Yahoo Sold for $4.83 billion to Verizon, Sergey Brin and Larry Page approached Yahoo to sell Google for $1 million
The very Yahoo which was sold to Verizon for $4.83 billion was offered Google on the platter by its founders, Sergey Brin and Larry Page for a measly $1 million. And today while Yahoo is nowhere in the Internet landscape save its email and some other services, Google and its parent company, Alphabet are valued at nearly $500 billion.
You can call it an irony of sorts but Yahoo is responsible for its own demise. After making several attempts to reinvent itself since it lost relevance, Yahoo has finally announced that it is selling most of its core services to US telecommunications giant Verizon.
Yahoo was one of the companies that defined Internet. In fact, in some ways, Yahoo was the harbinger of the famous Dot.com era when it was valued at over $100 billion. Yahoo was the king of search and mail in 1990s but failing to adapt to the new changes contributed to its downfall.
A few insiders know that Yahoo missed several big ticket opportunities to make it to the big league. One such opportunity came to it on a platter in 1998 when Google’s Larry Page and Sergey Brin had approached Yahoo with an offer to sell their PageRank system for as little as $1 million. At that time both Page and Brin had just developed PageRank but wanted to focus on their studies at Stanford. Yahoo being dimwitted or extra smart refused their offer because it wanted to develop its own platform.
PageRank is the very same algorithm that powers Google search today. PageRank algorithm was designed by Brin and Page that ranked websites in the order they are displayed in Google search results. Brin and Page named it after Larry Page and first proposed the idea of codifying how a search engine measures the importance of websites. While PageRank helped in showing up search results of relevant third-party sites based on keywords. Yahoo did not want users to leave their platform at all. It had directories that were designed to answer questions, view email, shop and even play games on its platform – something that seemed to work well for them at that time.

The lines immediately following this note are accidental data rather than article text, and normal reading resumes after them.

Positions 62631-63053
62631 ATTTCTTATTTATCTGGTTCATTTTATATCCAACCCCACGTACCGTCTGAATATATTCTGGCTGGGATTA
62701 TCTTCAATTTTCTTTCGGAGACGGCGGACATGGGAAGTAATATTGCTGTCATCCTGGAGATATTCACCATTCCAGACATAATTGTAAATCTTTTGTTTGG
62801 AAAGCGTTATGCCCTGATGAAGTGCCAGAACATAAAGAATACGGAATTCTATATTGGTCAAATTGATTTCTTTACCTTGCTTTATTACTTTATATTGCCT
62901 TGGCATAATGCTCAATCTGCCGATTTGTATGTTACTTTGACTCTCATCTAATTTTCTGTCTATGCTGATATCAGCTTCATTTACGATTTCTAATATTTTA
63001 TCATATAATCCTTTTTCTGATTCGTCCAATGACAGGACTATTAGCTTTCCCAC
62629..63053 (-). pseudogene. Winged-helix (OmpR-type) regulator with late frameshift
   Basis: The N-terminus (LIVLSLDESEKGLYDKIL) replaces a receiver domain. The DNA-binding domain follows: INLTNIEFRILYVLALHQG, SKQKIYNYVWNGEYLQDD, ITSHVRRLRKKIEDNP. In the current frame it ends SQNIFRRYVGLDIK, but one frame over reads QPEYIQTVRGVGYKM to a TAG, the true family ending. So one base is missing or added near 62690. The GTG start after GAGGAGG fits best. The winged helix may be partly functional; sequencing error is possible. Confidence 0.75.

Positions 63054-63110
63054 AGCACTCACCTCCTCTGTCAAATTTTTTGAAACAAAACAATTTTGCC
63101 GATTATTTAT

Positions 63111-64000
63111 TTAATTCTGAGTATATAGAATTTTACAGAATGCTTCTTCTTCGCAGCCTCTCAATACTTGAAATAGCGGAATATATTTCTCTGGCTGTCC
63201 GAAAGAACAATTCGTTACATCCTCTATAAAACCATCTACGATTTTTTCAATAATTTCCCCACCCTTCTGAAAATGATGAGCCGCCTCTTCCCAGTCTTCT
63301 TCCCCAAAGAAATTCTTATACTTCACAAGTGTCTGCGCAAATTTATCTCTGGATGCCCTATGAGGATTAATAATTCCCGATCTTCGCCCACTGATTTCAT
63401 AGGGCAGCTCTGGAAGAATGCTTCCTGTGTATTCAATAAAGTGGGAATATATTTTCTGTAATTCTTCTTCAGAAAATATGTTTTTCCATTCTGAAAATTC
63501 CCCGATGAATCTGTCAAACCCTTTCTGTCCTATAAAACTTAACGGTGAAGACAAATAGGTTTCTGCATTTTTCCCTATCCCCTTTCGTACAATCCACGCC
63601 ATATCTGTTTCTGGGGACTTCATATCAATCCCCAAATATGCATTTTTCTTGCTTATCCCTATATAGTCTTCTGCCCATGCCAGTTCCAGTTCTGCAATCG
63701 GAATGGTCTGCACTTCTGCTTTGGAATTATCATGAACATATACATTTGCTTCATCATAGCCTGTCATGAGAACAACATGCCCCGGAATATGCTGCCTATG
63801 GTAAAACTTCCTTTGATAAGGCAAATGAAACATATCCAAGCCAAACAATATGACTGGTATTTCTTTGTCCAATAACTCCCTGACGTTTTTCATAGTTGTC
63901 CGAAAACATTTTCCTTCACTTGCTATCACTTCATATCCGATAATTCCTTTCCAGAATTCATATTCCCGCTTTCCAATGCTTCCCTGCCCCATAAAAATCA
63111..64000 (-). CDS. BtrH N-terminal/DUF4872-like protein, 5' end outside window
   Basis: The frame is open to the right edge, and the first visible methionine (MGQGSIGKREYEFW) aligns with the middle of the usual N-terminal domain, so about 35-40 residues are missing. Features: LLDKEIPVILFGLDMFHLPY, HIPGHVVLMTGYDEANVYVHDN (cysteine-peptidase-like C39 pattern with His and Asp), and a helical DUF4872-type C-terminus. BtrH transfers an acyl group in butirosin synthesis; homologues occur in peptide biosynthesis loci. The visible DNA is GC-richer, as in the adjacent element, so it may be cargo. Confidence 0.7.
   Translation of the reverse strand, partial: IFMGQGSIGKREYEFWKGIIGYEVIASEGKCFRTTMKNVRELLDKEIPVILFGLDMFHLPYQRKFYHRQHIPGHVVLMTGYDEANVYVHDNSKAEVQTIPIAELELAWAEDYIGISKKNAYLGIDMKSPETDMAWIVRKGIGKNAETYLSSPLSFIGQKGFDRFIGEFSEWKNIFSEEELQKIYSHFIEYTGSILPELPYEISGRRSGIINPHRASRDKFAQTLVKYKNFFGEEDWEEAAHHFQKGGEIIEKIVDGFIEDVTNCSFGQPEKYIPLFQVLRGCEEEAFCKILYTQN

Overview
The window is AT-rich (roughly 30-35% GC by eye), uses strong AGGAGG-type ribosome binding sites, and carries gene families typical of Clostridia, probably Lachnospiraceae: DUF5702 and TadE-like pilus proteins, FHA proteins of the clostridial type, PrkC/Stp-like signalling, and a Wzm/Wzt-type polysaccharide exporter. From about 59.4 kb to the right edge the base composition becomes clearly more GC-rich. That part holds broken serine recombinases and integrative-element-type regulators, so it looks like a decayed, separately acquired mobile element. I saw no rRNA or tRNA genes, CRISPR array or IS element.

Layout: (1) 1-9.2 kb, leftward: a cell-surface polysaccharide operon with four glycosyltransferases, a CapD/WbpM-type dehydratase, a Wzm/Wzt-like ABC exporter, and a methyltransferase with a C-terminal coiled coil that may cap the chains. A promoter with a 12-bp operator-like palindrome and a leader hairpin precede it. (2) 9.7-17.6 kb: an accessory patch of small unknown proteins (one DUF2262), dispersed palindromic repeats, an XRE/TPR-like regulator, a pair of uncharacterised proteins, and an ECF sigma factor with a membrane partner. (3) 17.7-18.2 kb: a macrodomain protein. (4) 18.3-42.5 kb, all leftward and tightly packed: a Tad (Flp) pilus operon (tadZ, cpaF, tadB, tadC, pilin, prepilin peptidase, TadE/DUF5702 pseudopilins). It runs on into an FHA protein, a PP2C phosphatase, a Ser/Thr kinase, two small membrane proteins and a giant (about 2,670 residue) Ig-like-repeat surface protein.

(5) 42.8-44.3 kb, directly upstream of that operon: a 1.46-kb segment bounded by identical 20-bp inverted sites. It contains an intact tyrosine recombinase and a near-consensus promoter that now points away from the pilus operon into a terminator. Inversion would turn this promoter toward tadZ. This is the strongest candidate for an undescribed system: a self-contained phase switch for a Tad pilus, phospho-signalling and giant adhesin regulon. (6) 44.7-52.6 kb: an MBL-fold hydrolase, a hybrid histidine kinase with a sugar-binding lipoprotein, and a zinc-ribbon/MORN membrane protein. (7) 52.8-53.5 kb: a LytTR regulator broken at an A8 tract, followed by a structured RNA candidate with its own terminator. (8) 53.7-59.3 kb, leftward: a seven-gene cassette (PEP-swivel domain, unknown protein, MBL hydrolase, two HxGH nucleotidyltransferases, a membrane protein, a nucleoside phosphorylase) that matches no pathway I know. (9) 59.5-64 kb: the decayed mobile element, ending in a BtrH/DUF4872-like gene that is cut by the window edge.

Yahoo at that time had other ideas. Brin and Page’s PageRank took visitors away from the page once the results were displayed but Yahoo executives did not want users to leave their platform at all. It had directories that were designed to answer questions, view email, shop and even play games on its platform. This all in one technique worked well in 1990s but with time, Internet users demanded specialised websites for each feature and Yahoo fell to the wayside.
That is not all. In 2002, Brin and Page again approached Yahoo. This time to raise funds for Google’s expansion. Giving $3 billion to Brin and Page would have meant Yahoo getting a substantial pie of Google but Yahoo refused. Then Yahoo Chief Terry Semel refused the offer as it looked to again build its own search engine to compete with Google. Yahoo acquired search engine Inktomi and ad revenue maker Overture in its mission to build the search engine that would topple Google.
Again, Yahoo failed in execution while Brin and Page brilliantly took Google to new heights. It all started with Yahoo being valued at $100 billion its heydays and ended with it being sold for just $4.83billion to Verizon while Google is giving its stakeholder the best value for money on Nasdaq.